And the winner is…

In the previous post I announced that one person will win a copy of the Brazilian Portuguese translation of JavaScript Patterns. So here's the winner:


He wins a signed copy of "Padrões JavaScript". Waiting for your mailing address, Lou :)

Update: Lou Doesn't speak Portuguese, so he gets an English copy. The second winner is:


Update: Monty is not too proud of his Portuguese skills either, so third is


Asen is an awesome JavaScripter, who actually reviewed the book (thanks a million!) and he already has a copy. Next.


How I picked the winner

By writing some JavaScript in the console, of course.

The winner was to be randomly picked from all those who retweet my tweet or post a comment in the announcement. So I had to collect those.


The tweet page says there has been 27 retweets (worded a bit like 28, but looks like it's 27). The page only shows about 15 people though and I need all of them. Given how Twitter doesn't let you search older stuff, I was afraid it was too late. I had to check the API first. I was expecting I can hit a few URLs and get the data I need. Tough luck. All these auth keys, tokens, secrets and stuff got me floored.

Luckily Twitter's UI is also using the APIs. Checking the network traffic I was able to spot the request I need!

The URL is:
I only needed to change the count to something over 27, so I made it 30. Lo and behold I got the data!

The rest of the stuff I did in Safari's Web Inspector console.

Visiting the URL:

We have a JSON array as a document.

>>> var a = document.body.innerHTML
>>> a
"<pre style="word-wrap: break-word; white-space: pre-wrap;">[{"profile_link_color":"0084B4","verified":false,"not....]</pre>"

Safari puts all in a PRE behind the scenes, so this is how we get the data:

>>> var source = $$('pre')[0].innerHTML;
>>> source

eval() it:

>>> source = eval(source)
[Object, Object...]
>>> source.length

Sounds right. Now let's move all usernames into a new array using the new ECMA5 forEach fancy-ness:

>>> var all = [];
>>> source.forEach(function(e){all.push(e.screen_name)})
>>> all.length
>>> all
["jrfaqcom", "gustavobarbosa", "gabrielsilva", ...."vishalkrsingh"]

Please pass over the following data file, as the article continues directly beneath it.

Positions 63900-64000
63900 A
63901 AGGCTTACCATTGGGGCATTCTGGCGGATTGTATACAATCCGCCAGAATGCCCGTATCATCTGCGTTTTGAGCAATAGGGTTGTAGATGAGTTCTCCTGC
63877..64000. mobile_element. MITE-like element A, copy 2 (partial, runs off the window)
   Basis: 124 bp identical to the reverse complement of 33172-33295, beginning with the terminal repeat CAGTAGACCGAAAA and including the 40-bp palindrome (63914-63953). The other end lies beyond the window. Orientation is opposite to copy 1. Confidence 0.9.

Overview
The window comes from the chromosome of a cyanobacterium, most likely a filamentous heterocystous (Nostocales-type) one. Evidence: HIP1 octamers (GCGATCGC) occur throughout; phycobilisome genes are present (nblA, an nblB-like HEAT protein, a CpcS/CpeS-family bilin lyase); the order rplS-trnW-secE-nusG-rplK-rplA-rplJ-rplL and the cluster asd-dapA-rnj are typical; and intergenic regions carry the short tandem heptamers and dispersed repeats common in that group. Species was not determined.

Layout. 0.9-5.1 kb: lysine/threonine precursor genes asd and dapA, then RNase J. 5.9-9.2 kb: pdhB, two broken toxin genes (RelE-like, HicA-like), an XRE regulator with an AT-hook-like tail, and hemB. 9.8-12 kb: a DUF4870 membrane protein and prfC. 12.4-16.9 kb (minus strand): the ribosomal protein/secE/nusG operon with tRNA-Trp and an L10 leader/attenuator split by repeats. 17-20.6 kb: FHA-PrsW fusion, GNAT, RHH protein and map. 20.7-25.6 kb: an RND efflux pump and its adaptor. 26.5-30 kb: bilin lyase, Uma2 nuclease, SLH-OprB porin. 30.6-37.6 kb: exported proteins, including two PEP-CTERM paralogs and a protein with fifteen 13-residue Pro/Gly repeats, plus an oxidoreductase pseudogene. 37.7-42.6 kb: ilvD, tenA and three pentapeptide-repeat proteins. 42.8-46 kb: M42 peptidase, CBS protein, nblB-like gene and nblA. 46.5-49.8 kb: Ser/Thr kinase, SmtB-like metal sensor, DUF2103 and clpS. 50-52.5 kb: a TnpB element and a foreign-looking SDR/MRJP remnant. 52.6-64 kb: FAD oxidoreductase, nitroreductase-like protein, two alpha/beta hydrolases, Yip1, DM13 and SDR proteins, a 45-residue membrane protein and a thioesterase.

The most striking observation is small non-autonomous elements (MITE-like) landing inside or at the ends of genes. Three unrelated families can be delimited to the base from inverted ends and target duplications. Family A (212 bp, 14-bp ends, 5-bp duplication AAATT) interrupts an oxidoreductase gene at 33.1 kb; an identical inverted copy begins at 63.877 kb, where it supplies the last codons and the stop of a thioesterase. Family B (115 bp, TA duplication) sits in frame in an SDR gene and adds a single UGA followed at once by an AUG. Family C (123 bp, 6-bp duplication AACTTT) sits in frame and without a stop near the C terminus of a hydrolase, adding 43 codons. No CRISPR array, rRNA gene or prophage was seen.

Blog comments

I had 4 comments on the original post. WordPress puts all comments in a div with class commentlist, so this allows us to grab all comments:

>>> var comments = $$('.commentlist cite a')
>>> comments.length

Now let's only grab the names, they are in the href's innerHTML:

>>> var all = [];
>>> comments[0].innerHTML
"Fabiano Nunes"
>>> comments.forEach(function(e){all.push(e.innerHTML)})
TypeError: Result of expression 'comments.forEach' [undefined] is not a function.

Eh? What? Oh, the list of HREFs is not an array but a NodeList:

>>> comments
<a href="" rel="external nofollow" class="url">Fabiano Nunes</a>
<a href="" rel="external nofollow" class="url">Gabriel Izaias</a>
<a href="" rel="external nofollow" class="url">João Rodrigues</a>
<a href="" rel="external nofollow" class="url">João Rodrigues</a>
>>> comments.forEach

So, list of nodes converted to array:

>>> comments =

Now forEach is usable:

>>> comments.forEach
function forEach() {
    [native code]
>>> comments.forEach(function(e){all.push(e.innerHTML)})

So we have a list of all names. Lets serialize it, so it can be pasted to the other window where we had the Twitter data.

>>> all
["Fabiano Nunes", "Gabriel Izaias", "João Rodrigues", "João Rodrigues"]
>>> JSON.stringify(all)
"["Fabiano Nunes","Gabriel Izaias","João Rodrigues","João Rodrigues"]"

(Simple array join and then string split will do too in this simple example)

All together

Back to the twitter window. Deserializing the comments array:

>>> comments = JSON.parse('["Fabiano Nunes","Gabriel Izaias","João Rodrigues","João Rodrigues"]')
["Fabiano Nunes", "Gabriel Izaias", "João Rodrigues", "João Rodrigues"]

Merging the two arrays

>>> all = all.concat(comments);
["jrfaqcom", "gustavobarbosa", ...."João Rodrigues"]
>>> all.length

Perfect. 31 entries. Just as many as the days in March when I announced it. So let's take the 19th array element to be the winner.

But shuffle the array a bit first.


Sorting the array by randomness. (I shuffled and reshuffled it three times, just because.)

>> all.sort(function() {return 0 - (Math.round(Math.random()))})
["ravidsrk", "anagami", "lpetrov", ...]

And the winner is:

>>> all[18]

Sorry, comments disabled and hidden due to excessive spam. Working on restoring the existing comments...

Meanwhile you can find me on twitter - @stoyanstefanov